Nonnative Trout: Where We Went Wrong
While once viewed, and rightly so, as the best steward of the resource in the sporting community, can trout fishers truly make that claim today? Is any group of sportsmen more accepting of nonnative species than us? More reliant on artificial propagation and husbandry? As willing to embrace hybrids and other genetic mutations? Has any group of sportsmen lost more native fauna?
Prior to the late 1800s, most of the trout, and I use the term figuratively, caught in America belonged where they were found. The east was home to brook trout, the Rocky Mountains to cutthroat, and the west coast to rainbow trout. There were Arctic charr in New England, Gila and Apache trout in the southwest, and golden trout in California. And Arctic grayling could be found in the Northern Rockies and Michigan.
Today we have rainbows east of the divide, brookies west of the Great Lakes, browns of European ancestry from coast to coast, all of which have been introduced on top of native trout. Gila and Apache trout are hanging by a thread, pushed out by exotic rainbows and browns. Arctic charr are gone from New Hampshire and Vermont and extant in just eleven native waters in Maine, driven out by alien lake trout and landlocked salmon. And browns have pushed grayling out of Michigan, and along with rainbows, greatly reduced them in the Rockies.
To be fair, we trout fishers did not start the nonnative train down the track, the federal government did, specifically, the US Fish Commission. And not long after the feds started playing god in early 1870s, state fish and game managers enthusiastically jumped into the fray, and with both feet. But to be clear, our exploitation of the resource was at least partly to blame, and some would argue, very much so.
Rainbow trout were first introduced outside their native range in 1875. Brown trout showed up on US soil, or more appropriately, water, in 1883. According to US Fish and Wildlife, “As early as 1850 the range of the brook trout started to extend west through introductions.” Cutthroat, golden trout, Arctic charr, and grayling were moved around as well, but to a much lesser degree than bows, brookies, and browns.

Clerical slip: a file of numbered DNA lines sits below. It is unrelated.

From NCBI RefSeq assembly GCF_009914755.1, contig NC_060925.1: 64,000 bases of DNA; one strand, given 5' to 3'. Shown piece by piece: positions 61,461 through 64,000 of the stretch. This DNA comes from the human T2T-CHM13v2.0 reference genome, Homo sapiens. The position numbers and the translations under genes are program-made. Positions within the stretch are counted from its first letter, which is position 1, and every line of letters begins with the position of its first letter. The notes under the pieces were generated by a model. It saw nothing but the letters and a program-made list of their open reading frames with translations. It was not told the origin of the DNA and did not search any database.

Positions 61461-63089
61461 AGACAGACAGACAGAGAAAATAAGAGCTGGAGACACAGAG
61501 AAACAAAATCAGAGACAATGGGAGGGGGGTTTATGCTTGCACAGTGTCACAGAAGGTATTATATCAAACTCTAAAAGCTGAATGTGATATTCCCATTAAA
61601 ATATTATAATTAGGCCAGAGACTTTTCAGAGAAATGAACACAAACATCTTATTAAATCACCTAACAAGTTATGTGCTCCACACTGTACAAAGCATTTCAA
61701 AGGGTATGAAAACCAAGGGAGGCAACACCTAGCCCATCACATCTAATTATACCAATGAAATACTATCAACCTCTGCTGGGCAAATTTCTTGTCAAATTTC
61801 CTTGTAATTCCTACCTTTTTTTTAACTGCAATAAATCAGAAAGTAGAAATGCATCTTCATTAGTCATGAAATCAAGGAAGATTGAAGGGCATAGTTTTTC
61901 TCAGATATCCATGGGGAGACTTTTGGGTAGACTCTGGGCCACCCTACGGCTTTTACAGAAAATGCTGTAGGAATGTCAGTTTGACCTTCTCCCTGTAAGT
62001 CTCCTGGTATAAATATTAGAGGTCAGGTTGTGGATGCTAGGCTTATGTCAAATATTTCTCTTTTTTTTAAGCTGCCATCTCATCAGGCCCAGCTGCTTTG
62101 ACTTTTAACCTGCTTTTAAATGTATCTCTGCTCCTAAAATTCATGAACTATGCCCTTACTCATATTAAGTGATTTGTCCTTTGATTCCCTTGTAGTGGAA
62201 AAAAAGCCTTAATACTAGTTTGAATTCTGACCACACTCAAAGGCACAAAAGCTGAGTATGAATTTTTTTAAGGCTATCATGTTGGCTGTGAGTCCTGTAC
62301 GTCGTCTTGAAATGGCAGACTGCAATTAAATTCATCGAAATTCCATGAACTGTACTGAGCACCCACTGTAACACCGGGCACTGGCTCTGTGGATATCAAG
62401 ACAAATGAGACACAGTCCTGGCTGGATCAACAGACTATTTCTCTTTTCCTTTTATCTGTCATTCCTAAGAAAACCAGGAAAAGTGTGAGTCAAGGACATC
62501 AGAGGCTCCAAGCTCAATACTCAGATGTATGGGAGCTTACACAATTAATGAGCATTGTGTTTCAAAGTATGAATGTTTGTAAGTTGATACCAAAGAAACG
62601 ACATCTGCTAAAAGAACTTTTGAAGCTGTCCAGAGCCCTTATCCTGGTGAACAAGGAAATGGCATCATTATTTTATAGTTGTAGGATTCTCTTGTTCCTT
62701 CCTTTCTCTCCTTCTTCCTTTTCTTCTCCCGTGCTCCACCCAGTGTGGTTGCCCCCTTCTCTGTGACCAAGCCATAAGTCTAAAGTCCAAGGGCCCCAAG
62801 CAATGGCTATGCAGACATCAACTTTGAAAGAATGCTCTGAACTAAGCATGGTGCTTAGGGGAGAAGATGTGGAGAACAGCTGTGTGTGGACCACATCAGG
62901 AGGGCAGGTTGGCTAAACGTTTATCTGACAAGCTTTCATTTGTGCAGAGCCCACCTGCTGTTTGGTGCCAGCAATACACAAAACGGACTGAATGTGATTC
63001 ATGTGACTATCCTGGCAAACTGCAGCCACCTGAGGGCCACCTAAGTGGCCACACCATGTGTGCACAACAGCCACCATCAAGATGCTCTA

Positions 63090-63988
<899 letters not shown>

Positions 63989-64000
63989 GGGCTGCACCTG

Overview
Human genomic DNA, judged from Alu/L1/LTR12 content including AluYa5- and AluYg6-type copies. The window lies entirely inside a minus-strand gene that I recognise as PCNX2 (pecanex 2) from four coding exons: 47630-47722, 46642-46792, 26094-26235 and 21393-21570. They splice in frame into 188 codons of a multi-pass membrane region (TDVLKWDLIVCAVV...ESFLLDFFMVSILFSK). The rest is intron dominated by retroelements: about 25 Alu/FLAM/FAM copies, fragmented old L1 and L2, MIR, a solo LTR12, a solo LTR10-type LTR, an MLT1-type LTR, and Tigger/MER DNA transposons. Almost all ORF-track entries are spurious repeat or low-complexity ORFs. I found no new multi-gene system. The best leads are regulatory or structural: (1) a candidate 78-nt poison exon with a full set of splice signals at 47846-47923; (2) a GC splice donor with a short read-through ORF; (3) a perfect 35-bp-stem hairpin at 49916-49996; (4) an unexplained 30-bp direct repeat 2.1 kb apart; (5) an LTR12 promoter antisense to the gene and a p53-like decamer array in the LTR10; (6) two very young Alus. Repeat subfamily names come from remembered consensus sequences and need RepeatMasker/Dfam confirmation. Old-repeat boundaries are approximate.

In the 1930s through 1950s, chinook, chum, coho, and sockeye salmon, all Pacific species, were stocked into waters in Maine – thankfully they didn’t take. Starting in 1889, brook trout were introduced to Yellowstone National Park, the nation’s flagship public land and one of the most intact ecosystems in America. Brown trout, lake trout, and rainbow trout followed. Basically, we threw nonnative fish around like rose petals at a wedding.
Once the nonnative movement took hold and gained the acceptance and support of the trout fishing masses, state fisheries managers ramped it up and upped the ante. They engineered pigment-deprived “palomino” trout, hybrid splake and tiger trout, and fast-growing nad-zapped triploids, all to satisfy the odd appetite for unnatural fish from within the trout angling community.
While we trout fishers didn’t start the nonnative movement, we didn’t try to stop it either. And in many ways we have perpetuated it by supporting and even encouraging what amounts to government-sponsored bucket biology. Like many modern state fisheries managers, today’s trout angler has become enamored with nonnative species, and other things that don’t belong there.
While we fly fishers are admittedly the ones who started the trout conservation movement, it was in trouble right out of the gate. Begun on the banks of the fabled AuSable River in Michigan, a nonnative brown trout fishery that existed at the expense of locally extirpated Arctic grayling, the focus was on wild versus stocked fish, not native versus nonnative fish.
You could call what happened to the nation’s native trout “the perfect storm.” A lot of things went wrong at once. Angler exploitation degraded our fishing. Habitat degradation did as well. And anglers wanted more than they were getting, and stocking was seen as an alternative to what would have been unpopular at the time reductions in creel limits and tackle restrictions.
As anglers began to get used to stocked fish, shifting to nonnative fish was not that big of a leap. In some cases, the nonnatives did better than the natives. In other cases, they grew bigger, or faster. Some nonnative trout fought better than the natives. In many cases, anglers did not know the difference, or understand the consequences. And why should they, it was after all the “experts” who were moving the nonnatives around.
As they say, when it comes to nonnative trout, the horse is out of the barn and cannot be put back. Nonnative trout are here to stay. But there appears to be a pro-native movement taking hold that gives me hope we can still hold on to some of what Mother Nature gifted us: Wild native trout. We have the knowledge and technology to do it. The question is do we have the will? The stamina? The appreciation for wild native things?
Hopefully we trout fly fishers can regain our position as the most ecologically enlightened sportsmen. We started fish conservation; we can do it again. We have lessened our footprint by embracing low-impact tackle and promoting catch-and-release. We now shun hero shots in favor of #keepemwet. No one does more habitat work. And few sporting groups have a stronger media, outreach, and volunteer ethic. Let’s put some of that to work saving what is left of our wild native trout and regaining some of what we’ve lost.